The positivist philosophy of the French mathematician Auguste Comte (1798-1857) adopted by the Republican regime in Brazil, provides the basis for the satirical samba « Posivitismo » (« Positivism ») of 1933, written by Rosa and the popular poet Orestes Barbosa. The motto of the philosophy, « ordem e progresso » (« order and progress »), which appears on the Brazilian national flag, is transplanted to the sphere of romantic love :

O amor vem por princípio, a ordem por base

O progresso é que deve vir por fim

Desprezaste esta lei deAugusto Comte

E foste ser feliz longe de mimLove comes on principle, order as a basis

Progress must come last

You ignored this law of Augusto Comte

And went off to be happy far from me)

The undermining of establishment patriotism is similarly seen in « Cordiais saudações » (« Cordial Greetings ») of 1931, in which Rosa pokes fun at the military celebrations held every year on Brazilian Independence day, 7 September. Written in the form of a letter asking for repayment of a loan, this samba humorously refers to the protagonist’s impecunious state (« Espero que notes bem/ Estou agora sem um vintém » [« I hope that you take note/ That now I’m broke »]) and is signed « Rio, 7 September 1931 ». With this facetious, almost throw-away reference to the « Day of the Fatherland », when the military must symbolically express their allegiance and respect for authority and national emblems like the Brazilian flag and the Republic’s arms, Rosa derides all the pomp and ceremony of the elite’s event of the year.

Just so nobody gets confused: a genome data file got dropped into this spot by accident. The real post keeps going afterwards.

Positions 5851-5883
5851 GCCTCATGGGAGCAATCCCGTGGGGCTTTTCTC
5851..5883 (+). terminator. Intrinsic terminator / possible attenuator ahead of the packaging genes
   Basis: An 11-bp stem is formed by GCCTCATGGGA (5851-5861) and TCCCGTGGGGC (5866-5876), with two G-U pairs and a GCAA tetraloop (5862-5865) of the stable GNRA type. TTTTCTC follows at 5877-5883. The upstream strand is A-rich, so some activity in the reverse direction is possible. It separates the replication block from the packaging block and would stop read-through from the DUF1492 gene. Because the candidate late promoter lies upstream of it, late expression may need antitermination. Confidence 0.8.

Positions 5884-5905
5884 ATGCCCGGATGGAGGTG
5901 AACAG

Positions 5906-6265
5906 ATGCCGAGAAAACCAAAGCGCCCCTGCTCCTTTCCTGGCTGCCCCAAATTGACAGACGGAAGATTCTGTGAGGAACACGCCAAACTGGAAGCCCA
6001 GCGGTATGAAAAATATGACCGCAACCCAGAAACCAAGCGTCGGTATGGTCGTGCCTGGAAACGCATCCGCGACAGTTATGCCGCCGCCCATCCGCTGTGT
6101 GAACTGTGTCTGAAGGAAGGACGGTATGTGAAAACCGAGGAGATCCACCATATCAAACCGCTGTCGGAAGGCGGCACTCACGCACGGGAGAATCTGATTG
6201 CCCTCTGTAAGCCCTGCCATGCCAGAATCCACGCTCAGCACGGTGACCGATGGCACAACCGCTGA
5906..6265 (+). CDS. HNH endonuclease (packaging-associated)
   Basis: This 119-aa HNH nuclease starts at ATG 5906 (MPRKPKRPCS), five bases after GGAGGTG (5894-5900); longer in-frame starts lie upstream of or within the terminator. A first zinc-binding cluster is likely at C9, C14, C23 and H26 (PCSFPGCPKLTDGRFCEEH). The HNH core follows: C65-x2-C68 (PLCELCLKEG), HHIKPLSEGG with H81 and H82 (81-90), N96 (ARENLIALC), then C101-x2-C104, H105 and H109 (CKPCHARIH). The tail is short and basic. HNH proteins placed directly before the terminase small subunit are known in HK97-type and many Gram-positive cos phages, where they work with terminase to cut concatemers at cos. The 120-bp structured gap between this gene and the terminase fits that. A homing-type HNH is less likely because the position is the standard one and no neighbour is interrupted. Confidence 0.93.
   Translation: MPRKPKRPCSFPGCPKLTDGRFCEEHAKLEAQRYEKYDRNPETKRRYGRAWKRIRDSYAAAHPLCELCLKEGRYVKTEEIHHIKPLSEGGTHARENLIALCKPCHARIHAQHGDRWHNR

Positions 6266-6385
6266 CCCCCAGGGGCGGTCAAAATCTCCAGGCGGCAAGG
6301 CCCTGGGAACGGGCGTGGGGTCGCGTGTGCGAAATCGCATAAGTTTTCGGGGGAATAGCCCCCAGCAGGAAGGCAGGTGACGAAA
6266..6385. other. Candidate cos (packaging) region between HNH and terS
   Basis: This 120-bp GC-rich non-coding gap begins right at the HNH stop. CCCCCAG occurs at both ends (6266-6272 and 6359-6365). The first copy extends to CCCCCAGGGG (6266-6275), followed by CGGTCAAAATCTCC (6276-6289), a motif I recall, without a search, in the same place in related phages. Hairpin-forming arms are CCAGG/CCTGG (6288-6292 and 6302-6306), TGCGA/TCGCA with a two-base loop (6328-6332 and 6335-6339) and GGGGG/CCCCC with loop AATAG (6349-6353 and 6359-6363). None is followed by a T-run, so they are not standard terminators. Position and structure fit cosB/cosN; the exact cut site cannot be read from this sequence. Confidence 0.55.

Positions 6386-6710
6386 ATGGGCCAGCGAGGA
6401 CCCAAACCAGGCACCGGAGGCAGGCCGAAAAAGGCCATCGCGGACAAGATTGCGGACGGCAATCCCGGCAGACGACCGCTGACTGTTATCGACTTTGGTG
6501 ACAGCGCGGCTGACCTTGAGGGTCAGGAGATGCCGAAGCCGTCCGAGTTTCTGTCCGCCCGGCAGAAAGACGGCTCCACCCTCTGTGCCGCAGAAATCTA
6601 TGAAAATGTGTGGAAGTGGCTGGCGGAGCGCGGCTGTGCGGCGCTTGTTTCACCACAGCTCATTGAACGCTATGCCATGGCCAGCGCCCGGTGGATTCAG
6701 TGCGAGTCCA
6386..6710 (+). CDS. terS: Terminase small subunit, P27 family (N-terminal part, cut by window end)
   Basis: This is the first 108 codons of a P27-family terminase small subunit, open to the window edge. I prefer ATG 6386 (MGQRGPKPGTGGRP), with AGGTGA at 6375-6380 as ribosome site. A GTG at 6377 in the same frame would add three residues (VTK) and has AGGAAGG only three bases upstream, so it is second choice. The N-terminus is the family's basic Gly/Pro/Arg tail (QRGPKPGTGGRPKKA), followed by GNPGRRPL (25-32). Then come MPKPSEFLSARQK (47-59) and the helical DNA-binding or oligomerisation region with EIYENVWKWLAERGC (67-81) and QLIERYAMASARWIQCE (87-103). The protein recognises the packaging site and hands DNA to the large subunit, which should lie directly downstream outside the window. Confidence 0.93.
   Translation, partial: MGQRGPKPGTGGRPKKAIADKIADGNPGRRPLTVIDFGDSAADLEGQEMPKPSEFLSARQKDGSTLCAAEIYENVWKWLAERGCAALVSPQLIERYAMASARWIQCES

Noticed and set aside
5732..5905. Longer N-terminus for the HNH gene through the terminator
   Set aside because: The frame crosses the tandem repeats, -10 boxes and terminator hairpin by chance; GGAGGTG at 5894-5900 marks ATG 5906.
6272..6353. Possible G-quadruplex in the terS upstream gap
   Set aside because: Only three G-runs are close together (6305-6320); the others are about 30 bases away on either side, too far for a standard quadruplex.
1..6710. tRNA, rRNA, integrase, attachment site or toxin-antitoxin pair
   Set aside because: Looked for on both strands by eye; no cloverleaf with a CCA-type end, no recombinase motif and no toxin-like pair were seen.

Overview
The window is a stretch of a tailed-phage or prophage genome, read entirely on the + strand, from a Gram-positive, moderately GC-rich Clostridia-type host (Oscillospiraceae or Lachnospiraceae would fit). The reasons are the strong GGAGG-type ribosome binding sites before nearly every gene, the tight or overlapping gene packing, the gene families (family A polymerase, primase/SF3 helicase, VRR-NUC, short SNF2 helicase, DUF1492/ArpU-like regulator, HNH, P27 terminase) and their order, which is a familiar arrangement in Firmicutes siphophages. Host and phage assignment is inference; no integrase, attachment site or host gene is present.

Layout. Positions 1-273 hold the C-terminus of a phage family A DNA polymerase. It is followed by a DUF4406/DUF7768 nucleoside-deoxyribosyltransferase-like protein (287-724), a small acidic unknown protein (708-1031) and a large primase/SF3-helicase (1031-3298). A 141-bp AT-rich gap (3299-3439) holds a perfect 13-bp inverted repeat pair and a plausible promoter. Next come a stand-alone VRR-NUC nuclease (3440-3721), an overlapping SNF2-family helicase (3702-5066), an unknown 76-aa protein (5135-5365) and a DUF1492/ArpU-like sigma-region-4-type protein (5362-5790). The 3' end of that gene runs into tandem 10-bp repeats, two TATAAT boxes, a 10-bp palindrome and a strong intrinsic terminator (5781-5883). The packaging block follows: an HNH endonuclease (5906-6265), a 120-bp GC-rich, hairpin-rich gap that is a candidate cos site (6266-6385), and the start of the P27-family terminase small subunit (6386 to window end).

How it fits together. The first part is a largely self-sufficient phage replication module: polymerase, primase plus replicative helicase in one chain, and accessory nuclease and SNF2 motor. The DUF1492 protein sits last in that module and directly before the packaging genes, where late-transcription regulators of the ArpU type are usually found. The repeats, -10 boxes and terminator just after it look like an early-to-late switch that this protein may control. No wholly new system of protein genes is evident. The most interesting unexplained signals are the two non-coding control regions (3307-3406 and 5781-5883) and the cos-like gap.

Rosa equally enjoys poking fun at the inadequacies of Brazil’s institutions and its lumbering, bureaucratic civil service is a constant source of amusement. In the samba « Picilone » (« The Letter Y ») of 1931, for example, he jokes about the spelling changes introduced to the Portuguese language as a result of the controversial orthographical agreement signed in that same year by Brazil and Portugal12 . Rosa picks out one aspect of this accord, namely the substitution of the letter « i » for « y » in the Portuguese alphabet. The lyrics are deliberately farcical and the tone derisory :

Yvone ! Yvone !

Eu ando roxo pra te dizer um picilone !

Já reparei outro dia

Que o teu nome, ó Yvone

Na nova ortografia

Já perdeu o piciloneYvone ! Yvone !

I’m dying to say a letter « y » to you !

I noticed the other day

That your name, oh Yvone

In the new orthography

Has lost its « y »

The senseless concerns of red tape are drawn in opposition to serious issues like economic hardship, and as Rosa says in the final verse :

Cansei de andar só de tanga

Já perdi a paciênciaI’m tired of going aroundin a loin cloth